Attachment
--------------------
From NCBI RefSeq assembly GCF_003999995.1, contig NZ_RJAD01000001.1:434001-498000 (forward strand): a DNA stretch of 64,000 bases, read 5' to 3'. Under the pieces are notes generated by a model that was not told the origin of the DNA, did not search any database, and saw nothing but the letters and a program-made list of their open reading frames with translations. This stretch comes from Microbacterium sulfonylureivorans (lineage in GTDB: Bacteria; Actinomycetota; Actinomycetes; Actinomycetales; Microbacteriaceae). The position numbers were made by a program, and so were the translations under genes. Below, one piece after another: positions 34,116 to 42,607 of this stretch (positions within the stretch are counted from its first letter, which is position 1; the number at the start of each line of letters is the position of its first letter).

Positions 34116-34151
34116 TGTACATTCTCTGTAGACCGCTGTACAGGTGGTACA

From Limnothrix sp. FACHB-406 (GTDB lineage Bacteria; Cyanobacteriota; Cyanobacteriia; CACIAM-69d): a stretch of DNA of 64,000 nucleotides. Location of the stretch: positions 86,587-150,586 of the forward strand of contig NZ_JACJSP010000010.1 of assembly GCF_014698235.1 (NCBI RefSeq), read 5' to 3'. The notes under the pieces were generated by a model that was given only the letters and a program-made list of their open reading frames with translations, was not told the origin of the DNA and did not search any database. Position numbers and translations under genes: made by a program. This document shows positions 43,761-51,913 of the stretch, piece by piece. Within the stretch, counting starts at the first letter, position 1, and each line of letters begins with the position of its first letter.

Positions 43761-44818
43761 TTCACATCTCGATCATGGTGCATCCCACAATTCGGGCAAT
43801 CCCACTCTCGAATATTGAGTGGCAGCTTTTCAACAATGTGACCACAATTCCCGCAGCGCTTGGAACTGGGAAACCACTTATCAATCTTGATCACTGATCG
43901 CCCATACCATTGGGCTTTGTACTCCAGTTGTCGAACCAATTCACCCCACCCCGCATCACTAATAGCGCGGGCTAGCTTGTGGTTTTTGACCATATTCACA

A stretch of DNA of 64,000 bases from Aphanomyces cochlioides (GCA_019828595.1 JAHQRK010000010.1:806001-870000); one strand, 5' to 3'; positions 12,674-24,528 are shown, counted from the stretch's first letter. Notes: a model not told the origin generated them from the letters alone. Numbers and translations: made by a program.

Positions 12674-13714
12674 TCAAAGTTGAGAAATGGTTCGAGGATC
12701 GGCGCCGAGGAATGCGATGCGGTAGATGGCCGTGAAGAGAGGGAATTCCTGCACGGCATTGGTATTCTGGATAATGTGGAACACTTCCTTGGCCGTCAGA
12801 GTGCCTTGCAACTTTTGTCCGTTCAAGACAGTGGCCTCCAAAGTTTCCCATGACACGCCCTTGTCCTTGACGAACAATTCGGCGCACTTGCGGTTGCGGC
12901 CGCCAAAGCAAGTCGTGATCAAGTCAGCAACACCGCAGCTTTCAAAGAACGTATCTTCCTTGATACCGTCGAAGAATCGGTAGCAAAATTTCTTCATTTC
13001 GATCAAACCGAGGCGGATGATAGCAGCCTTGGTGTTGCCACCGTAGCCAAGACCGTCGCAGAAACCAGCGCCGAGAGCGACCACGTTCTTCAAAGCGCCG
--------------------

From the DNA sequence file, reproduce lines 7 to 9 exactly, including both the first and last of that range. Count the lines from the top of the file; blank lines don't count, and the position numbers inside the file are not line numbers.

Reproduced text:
43801 CCCACTCTCGAATATTGAGTGGCAGCTTTTCAACAATGTGACCACAATTCCCGCAGCGCTTGGAACTGGGAAACCACTTATCAATCTTGATCACTGATCG
43901 CCCATACCATTGGGCTTTGTACTCCAGTTGTCGAACCAATTCACCCCACCCCGCATCACTAATAGCGCGGGCTAGCTTGTGGTTTTTGACCATATTCACA

A stretch of DNA of 64,000 bases from Aphanomyces cochlioides (GCA_019828595.1 JAHQRK010000010.1:806001-870000); one strand, 5' to 3'; positions 12,674-24,528 are shown, counted from the stretch's first letter. Notes: a model not told the origin generated them from the letters alone. Numbers and translations: made by a program.